Some groups in America think they’re targets. They have reason to think that.
Young black males think they’re targets.
There are statistics to back up their thinking. The rate of young black men (age 16-34) killed by police officers in 2015 was more than five times that of white men in that age range. About 25% of blacks killed by police were unarmed, compared with 17% of whites. Economist Sendhil Mullainathan has made a good case that the higher rate at which blacks die at the hands of police is as much, or even more, about unjust economic policies and structures as about racism.
Police officers think they’re targets. As in the case of young black men, some statistics support their thinking. Twenty-six officers have been shot and killed so far in 2016, which is up from eighteen at the same time last year, a 44% increase. Someone has ambushed police officers eleven times this year, up from eight at this point in 2015. The recent sniper attack on Dallas police officers reminds us of the dangers law enforcement officials face.
I’m not a young black man. I’m not a police officer. I’m a white, middle class, Christian, heterosexual writer, editor, and preacher.
You’d think I’d be nobody’s target. That’s what I think.
I’ve noticed, though, that some people who would describe themselves with the same terms I use to describe myself do think they’re targets.
Lots of people who fall into my general demographic think they’re the targets of society and culture. They think that the nation and the world are developing in ways that will lessen their heretofore privileged status.
They’re more or less correct about that, and they (we) might as well embrace the new situation and learn to thrive within it. In the long run, the country and the world will be better with its new situation. We can make that so by enthusiastically seeking and responsibly filling our place in the developing new order rather than kicking and screaming against the changes that are in the process of happening.
Some people who fall into my general categories also think they’re the targets of their government. I’ve heard several of them say that’s one of the main reasons they are adamant about the broadest possible interpretation of the second amendment: they need to be as fully armed as possible in case they need to defend themselves against their own government.
I’ll offer the passing observation that, if the government ever sends its planes, missiles, and drones against you, all the semi-automatic rifles in the world aren’t going to help you much.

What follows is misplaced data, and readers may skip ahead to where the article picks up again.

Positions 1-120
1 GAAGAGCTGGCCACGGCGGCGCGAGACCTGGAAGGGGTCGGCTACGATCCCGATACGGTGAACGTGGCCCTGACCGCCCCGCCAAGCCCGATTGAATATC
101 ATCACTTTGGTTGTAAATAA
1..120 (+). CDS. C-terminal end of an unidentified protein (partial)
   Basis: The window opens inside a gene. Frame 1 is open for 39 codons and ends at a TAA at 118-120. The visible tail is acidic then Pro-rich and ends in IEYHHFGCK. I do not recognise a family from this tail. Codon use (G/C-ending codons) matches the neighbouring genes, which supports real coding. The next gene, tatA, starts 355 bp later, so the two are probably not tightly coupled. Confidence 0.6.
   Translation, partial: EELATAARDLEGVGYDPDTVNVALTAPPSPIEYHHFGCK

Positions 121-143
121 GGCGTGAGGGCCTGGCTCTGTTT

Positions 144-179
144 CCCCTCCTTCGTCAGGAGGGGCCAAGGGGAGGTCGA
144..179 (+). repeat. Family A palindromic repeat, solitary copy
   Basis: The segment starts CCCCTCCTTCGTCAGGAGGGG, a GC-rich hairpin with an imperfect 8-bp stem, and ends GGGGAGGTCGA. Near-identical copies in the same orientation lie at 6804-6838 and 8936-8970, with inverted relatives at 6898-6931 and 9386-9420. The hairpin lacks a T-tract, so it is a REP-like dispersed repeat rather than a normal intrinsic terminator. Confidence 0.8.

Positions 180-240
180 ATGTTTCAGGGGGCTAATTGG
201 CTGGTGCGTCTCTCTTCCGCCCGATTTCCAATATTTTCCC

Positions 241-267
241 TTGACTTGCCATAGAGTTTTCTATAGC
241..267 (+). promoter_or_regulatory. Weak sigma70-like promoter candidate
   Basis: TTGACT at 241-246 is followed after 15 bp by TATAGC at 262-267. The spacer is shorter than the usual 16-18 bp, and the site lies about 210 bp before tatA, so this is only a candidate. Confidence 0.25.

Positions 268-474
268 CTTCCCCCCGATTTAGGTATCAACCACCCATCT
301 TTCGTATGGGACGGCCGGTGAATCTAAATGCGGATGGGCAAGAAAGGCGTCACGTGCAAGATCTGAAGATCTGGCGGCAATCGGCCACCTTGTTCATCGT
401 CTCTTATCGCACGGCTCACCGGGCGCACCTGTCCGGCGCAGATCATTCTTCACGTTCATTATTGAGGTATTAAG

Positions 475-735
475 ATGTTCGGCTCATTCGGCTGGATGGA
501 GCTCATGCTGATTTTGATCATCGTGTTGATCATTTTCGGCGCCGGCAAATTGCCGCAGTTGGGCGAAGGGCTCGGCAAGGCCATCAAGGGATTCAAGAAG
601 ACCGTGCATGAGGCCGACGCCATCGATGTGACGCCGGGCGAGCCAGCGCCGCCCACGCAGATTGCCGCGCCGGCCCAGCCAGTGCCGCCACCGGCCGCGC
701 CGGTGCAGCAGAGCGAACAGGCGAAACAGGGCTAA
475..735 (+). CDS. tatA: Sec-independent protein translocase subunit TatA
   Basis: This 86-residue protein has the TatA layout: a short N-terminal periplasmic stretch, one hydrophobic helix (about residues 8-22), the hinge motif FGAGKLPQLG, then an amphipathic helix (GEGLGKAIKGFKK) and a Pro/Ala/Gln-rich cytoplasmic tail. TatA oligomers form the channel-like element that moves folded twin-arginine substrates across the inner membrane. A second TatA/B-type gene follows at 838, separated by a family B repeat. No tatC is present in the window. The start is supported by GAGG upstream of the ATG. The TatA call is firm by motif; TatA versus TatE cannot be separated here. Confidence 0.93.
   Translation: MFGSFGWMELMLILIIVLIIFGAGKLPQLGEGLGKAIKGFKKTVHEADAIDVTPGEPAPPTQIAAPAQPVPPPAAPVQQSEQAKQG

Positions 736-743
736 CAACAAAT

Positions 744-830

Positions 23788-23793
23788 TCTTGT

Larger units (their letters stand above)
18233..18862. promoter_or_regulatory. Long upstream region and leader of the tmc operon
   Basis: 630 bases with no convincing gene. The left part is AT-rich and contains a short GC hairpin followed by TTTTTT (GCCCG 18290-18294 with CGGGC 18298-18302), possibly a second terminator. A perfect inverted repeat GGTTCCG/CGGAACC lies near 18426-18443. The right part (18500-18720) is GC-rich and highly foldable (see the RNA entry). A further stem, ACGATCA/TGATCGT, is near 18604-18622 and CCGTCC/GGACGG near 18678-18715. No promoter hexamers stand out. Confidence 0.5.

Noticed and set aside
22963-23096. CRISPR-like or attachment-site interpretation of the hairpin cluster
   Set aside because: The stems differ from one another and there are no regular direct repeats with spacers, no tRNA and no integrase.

It bothers me that folks worry that their own government really poses that kind of threat.
I’ve noticed that such thinking seems to have increased with the Obama presidency.
Maybe it was always there, and the various social media platforms have just brought it more out into the open. Still, I didn’t hear Americans talk about feeling threatened by their government before 2008.
Some people’s attitudes toward President Obama are fueled by racism, but I don’t think that’s the case with the people I’m talking about. Their fears are driven more by what they perceive to be his perspectives and policies, especially what they regard as his emphasis on “big government.” And they figure that, since one of the banners under which Secretary Clinton is running is “Secure President Obama’s Legacy,” they’re probably about to face four or eight years more of the same.
I think such fears are way out of line with reality. But okay. If that’s how you feel, then fine.
I will offer another passing observation: I didn’t worry that the government was likely to come after me when more right-wing, potentially despotic, ready and willing to limit civil liberties administrations were in place.
I guess I just have that kind of naïve trust in the American people and in the United States Constitution. As one who came of age in the 1970s, I figure that if we can survive Watergate, we can survive anything.
Here’s my point: thinking you’re a target makes you think and act like a target. And thinking and acting like a target makes you think and act defensively. And thinking and acting defensively makes it even more likely that something bad is going to happen.
So if you’re not really a target, it’s to your advantage—and to everyone else’s—for you not to think and act like you are.
Now, there are people among us who need to be on their guard. Others of us—well, maybe not so much.
Lots of things will help us find our way out of the situation we’re in.
One thing that will surely help is for those of us who are not at any great risk not to be unreasonably afraid.
Of course, having said all of this, I guess I’ll be looking over my shoulder now …